Sometimes the squeaky wheel gets the grease, sometimes it gets removed. Karen MacKinnon, a former councillor from the Alberta town of Drumheller, knows this from experience.
On March 25, 2011, MacKinnon was arrested and charged with defamatory libel under section 301 of the Criminal Code after she posted on Facebook that two prominent members of her community, including one town official, were “repulsive, corrupted, lying, thieving, deviant bastards both.” Although the comment was almost tame by the standard of much social media political commentary, the Crown thought it sufficient to charge her with a criminal offence.
During her time as a town councillor, MacKinnon noticed what appeared to her to be some costly problems with the town’s administration. For example, staff were permitted to bank vacation time indefinitely, incurring an accrued liability of nearly $600,000 for the municipality. The auditor called it a “grave liability” that could cripple the town, yet MacKinnon’s efforts to discuss the matter and institute a use-it-or-lose-it vacation time policy were rebuffed.
From time-to-time other matters would arise causing MacKinnon concern, including what she described to Council as inexplicable secrecy over a $75 million over land water supply pipeline between Drumheller and the town of Balzac.
After voicing concerns over a number of these sorts of issues, MacKinnon was summarily disqualified from serving on council in 2007.
MacKinnon was understandably devastated. With the next municipal election just weeks away and her reputation badly damaged, she had no chance of mounting a successful re-election campaign.
Yet she refused to go away quietly. She continued her public service by becoming an outspoken critic of the town’s administration, including in colourfully candid language on social media.
After the police knocked on her door that March day and tossed her in jail for her Facebook comment, a deflated MacKinnon, afraid of going to trial and risking a prison sentence and criminal record, agreed to remain “civil and temperate” while using social media, which was later adopted into a provincial court order.
Unbeknownst to MacKinnon at the time, the law under which she had been charged had been declared unconstitutional in an unreported Alberta case almost 20 years earlier.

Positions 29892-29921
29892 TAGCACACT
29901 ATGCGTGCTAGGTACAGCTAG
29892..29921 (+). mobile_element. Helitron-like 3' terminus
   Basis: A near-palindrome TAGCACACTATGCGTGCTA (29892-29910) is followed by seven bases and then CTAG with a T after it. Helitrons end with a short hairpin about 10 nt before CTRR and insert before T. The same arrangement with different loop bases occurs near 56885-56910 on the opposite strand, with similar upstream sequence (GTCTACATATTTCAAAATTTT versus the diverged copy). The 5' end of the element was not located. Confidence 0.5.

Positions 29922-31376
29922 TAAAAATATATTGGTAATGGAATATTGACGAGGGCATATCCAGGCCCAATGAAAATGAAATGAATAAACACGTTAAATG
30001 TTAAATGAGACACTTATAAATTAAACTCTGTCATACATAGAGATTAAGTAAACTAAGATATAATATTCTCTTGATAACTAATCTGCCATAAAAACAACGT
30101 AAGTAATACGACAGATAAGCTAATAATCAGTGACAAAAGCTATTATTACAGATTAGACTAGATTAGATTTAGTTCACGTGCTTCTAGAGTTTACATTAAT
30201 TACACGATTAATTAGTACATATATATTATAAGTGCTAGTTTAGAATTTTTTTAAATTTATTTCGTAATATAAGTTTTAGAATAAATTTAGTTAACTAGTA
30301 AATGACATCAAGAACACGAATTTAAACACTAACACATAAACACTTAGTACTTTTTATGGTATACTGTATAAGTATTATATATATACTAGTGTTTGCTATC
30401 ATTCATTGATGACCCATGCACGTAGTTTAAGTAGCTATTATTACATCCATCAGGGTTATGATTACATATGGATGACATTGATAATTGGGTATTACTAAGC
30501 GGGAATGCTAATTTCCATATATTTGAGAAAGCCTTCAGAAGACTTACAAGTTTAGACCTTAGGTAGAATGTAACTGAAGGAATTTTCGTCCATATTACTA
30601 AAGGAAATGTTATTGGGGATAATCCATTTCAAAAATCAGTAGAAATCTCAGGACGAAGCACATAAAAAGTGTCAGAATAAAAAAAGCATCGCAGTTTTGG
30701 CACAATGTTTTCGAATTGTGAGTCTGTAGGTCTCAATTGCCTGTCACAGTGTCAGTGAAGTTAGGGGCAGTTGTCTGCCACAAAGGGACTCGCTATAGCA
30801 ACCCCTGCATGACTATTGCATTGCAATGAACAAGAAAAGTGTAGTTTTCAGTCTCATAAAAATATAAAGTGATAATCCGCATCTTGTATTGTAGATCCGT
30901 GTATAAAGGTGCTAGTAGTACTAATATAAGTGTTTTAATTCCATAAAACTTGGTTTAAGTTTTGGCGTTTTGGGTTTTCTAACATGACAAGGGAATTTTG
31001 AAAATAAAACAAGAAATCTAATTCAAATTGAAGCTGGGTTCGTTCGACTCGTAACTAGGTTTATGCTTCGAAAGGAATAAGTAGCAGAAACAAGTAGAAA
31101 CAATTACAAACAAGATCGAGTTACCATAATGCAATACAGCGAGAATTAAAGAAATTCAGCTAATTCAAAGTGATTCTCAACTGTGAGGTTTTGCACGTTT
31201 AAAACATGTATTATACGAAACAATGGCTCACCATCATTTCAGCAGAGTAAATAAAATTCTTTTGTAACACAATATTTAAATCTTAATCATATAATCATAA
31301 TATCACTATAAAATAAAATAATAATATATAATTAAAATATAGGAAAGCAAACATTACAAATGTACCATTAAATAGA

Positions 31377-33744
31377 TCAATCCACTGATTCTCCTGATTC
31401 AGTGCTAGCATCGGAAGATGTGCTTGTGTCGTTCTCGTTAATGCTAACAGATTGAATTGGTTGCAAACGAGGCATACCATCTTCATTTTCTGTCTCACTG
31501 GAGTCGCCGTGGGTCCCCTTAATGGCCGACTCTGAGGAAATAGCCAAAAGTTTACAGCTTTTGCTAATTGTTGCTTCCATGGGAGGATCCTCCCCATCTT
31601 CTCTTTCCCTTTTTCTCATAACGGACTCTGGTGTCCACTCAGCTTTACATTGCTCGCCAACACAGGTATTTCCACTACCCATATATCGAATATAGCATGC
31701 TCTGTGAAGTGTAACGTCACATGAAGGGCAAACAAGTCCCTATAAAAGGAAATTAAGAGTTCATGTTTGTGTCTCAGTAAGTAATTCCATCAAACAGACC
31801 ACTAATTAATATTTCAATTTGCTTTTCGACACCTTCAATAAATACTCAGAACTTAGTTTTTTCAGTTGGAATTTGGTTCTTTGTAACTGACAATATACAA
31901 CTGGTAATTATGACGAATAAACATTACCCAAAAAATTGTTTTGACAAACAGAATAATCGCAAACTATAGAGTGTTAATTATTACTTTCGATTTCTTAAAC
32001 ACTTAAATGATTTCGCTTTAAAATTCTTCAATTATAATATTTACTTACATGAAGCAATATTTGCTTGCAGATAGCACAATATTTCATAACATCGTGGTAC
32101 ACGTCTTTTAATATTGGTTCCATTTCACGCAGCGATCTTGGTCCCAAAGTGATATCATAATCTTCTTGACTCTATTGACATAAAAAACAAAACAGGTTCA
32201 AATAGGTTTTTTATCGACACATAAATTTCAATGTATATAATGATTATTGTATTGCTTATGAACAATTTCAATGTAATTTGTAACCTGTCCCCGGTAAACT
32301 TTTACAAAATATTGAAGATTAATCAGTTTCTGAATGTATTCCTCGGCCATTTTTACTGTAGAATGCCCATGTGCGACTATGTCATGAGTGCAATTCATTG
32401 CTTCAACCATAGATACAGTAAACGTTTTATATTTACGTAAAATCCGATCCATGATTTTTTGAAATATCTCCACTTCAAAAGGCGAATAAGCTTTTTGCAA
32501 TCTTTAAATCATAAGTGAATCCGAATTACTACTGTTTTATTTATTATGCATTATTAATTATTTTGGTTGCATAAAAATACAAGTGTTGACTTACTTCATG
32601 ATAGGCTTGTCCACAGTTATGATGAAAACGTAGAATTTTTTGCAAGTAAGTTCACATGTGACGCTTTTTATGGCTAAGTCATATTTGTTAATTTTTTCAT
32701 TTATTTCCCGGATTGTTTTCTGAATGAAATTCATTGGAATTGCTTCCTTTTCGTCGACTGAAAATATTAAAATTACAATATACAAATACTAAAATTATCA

Section 301 of the Criminal Code reads: “Every one who publishes a defamatory libel is guilty of an indictable offence and liable to imprisonment for a term not exceeding two years.”
Under Section 301, even truthful comments can, unlike the common law tort of defamation, result in a criminal conviction.
Clearly, the Crown should have known that it was charging MacKinnon with an unconstitutional offence. It takes about a minute of online legal research or reading the notes to the annotated Criminal Code to discover this.
One would also have hoped the court would have known too. In fact, at the time she was charged, the superior courts of three other provinces—Saskatchewan, Ontario, and Newfoundland and Labrador—had also declared section 301 unconstitutional. Since 2011, the New Brunswick Court of Queen’s Bench has joined them.
Curiously, none of those five decisions was appealed by the Crown, and so the Supreme Court of Canada has not had an opportunity to provide national certainty on the constitutionality of this speech-restricting criminal law.
This means the Crown will still occasionally bring charges under section 301–though only ever to shield public officials like politicians and police from criticism, never average private citizens.
The Alberta Court of Appeal upheld MacKinnon’s conviction, but did not deal with the issue of the constitutionality of the offence itself.
The other week, MacKinnon asked the Supreme Court of Canada to review her case and strike down section 301 nationally, once and for all.
If the Court takes the case, as it should, her colourful Facebook comments will have done every Canadian a service by ensuring that no one else has his or her speech rights restricted based on this unconstitutional law.